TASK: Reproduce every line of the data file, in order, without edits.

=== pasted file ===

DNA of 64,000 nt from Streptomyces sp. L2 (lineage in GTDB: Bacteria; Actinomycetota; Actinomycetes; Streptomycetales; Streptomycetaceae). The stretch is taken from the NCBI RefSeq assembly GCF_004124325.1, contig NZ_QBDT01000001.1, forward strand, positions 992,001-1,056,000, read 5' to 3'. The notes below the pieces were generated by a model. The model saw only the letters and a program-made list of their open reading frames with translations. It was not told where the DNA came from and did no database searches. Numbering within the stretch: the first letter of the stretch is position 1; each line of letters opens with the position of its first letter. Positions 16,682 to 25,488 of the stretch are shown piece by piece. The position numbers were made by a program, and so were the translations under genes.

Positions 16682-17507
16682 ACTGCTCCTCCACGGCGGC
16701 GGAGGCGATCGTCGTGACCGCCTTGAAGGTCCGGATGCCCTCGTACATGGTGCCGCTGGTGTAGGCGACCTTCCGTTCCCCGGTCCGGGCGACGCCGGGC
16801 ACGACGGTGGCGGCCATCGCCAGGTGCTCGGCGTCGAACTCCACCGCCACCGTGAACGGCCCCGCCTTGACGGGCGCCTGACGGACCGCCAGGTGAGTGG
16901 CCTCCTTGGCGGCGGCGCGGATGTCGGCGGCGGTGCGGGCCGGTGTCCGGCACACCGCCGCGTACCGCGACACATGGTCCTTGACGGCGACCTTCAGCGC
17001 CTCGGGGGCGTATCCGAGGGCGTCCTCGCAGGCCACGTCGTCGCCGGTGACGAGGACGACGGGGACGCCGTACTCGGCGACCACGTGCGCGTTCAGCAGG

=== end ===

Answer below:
DNA of 64,000 nt from Streptomyces sp. L2 (lineage in GTDB: Bacteria; Actinomycetota; Actinomycetes; Streptomycetales; Streptomycetaceae). The stretch is taken from the NCBI RefSeq assembly GCF_004124325.1, contig NZ_QBDT01000001.1, forward strand, positions 992,001-1,056,000, read 5' to 3'. The notes below the pieces were generated by a model. The model saw only the letters and a program-made list of their open reading frames with translations. It was not told where the DNA came from and did no database searches. Numbering within the stretch: the first letter of the stretch is position 1; each line of letters opens with the position of its first letter. Positions 16,682 to 25,488 of the stretch are shown piece by piece. The position numbers were made by a program, and so were the translations under genes.

Positions 16682-17507
16682 ACTGCTCCTCCACGGCGGC
16701 GGAGGCGATCGTCGTGACCGCCTTGAAGGTCCGGATGCCCTCGTACATGGTGCCGCTGGTGTAGGCGACCTTCCGTTCCCCGGTCCGGGCGACGCCGGGC
16801 ACGACGGTGGCGGCCATCGCCAGGTGCTCGGCGTCGAACTCCACCGCCACCGTGAACGGCCCCGCCTTGACGGGCGCCTGACGGACCGCCAGGTGAGTGG
16901 CCTCCTTGGCGGCGGCGCGGATGTCGGCGGCGGTGCGGGCCGGTGTCCGGCACACCGCCGCGTACCGCGACACATGGTCCTTGACGGCGACCTTCAGCGC
17001 CTCGGGGGCGTATCCGAGGGCGTCCTCGCAGGCCACGTCGTCGCCGGTGACGAGGACGACGGGGACGCCGTACTCGGCGACCACGTGCGCGTTCAGCAGG